Their present leader is ten times more articulate than the PM (not that hard- listen to how bad his latest interviews have been), has a good understanding of NZers and seems to have a reasonable grasp of economic, social and political issues.
          He’s not Barack Obama but he certainly stacks up well against Key.

      • gingercrush 18.1.2

        Why do you insist on using the word “wingnut” Mickey?

        You are a wingnut. You are a stupid cheerleading Labour voter that comes to kiwiblog like a little fucking troll and makes the same ludicrous cries that somehow Key won’t last long and will be toppled by English.You don’t debate shit. After all, you still believe Mt. Albert is somehow applicable to the whole of New Zealand. Even in this post you make stupid claims that National put up Labour-lite candidates and it was this Labour-lite campaign that got National into office. You’re still in denial about the 2008 election.

        Of all the people that are left-wing voters and comment at The Standard, you are the worse example of who should be throwing out the world,”wingnut” or going to Kiwiblog and c/p the dittohead thread. You are after all the leftwing’s equivalent of a dittohead as well.

        • r0b 18.1.2.1

          In your dreams ginger. Mickysavage is one of the few who can be bothered trying to engage with the sewer. Dirty dirty work, I certainly can’t be bothered with it, so I have the utmost admiration for those that can. And if you don’t like MS’s style, perhaps you can reflect that all he is really doing is inciting happy mischief…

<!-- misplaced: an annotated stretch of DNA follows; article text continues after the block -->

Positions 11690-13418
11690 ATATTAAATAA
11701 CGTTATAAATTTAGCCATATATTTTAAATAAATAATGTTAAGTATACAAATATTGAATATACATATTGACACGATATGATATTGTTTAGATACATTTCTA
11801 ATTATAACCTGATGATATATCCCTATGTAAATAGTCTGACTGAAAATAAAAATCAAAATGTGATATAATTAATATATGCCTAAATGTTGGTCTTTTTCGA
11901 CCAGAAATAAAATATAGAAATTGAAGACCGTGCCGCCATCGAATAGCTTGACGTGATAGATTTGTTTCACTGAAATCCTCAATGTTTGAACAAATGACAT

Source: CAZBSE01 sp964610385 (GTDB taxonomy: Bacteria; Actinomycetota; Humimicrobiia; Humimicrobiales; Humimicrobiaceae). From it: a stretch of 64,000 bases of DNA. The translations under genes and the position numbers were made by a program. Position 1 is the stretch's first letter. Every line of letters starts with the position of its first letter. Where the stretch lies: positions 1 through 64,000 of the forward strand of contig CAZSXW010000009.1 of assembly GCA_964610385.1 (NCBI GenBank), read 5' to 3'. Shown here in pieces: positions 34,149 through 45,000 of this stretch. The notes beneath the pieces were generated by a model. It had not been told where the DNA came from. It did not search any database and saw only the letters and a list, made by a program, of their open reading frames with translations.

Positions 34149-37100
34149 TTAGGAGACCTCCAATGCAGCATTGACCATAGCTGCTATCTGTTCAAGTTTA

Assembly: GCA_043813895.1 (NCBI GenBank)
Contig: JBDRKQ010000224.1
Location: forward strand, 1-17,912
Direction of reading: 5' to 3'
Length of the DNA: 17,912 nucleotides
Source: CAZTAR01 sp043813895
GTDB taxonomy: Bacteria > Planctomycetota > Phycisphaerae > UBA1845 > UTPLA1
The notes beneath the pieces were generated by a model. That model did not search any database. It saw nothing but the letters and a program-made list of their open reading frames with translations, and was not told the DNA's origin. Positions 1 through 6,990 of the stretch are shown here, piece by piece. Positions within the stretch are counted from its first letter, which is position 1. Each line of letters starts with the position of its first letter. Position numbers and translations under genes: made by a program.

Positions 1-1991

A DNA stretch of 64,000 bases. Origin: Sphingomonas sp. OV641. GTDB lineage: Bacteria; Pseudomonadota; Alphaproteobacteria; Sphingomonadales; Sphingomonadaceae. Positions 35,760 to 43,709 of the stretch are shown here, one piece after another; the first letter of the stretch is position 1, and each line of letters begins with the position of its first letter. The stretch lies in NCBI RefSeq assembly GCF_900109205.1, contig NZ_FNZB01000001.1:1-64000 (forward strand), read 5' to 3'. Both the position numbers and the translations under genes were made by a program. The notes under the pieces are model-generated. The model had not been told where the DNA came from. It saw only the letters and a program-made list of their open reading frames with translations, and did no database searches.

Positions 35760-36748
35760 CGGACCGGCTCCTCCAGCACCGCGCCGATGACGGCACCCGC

• BLiP 18.1.2.2

          Awwww – Rats! I thought I was the worst.

          (Note To Self: must try harder)

    • graham 18.2

      yes to policy

  19. Zaphod Beeblebrox 19

    The criticism of Goff, in my view been petty and childish. It will be the abilty of labour to come up with effective economic, environmental and social policies and how well he can articulate them that will count in the end.
    If he gets caught up fighting about short term political dstractions like car crushing, gang patches, ministerial adultery etc… which seems to obsess the media (and a good deal of the Nat caucus by the look of it), he will have merely wsted his breath.
    From what I have read of the quality of the Labour discourse of policy, (the really do have some good thinkers in thier caucus) it seems a whole lot more sophisticated than that being uttered by the government- if he can keep that going and pull it all together it will be Key who will need to do the thinking.

  20. Swimmer 20

    Man, I can’t believe how much doubt there is around Goff when he’s only been leader of the opposition for five minutes. Wasn’t Helen Clark once on 3% or something? Give him a chance.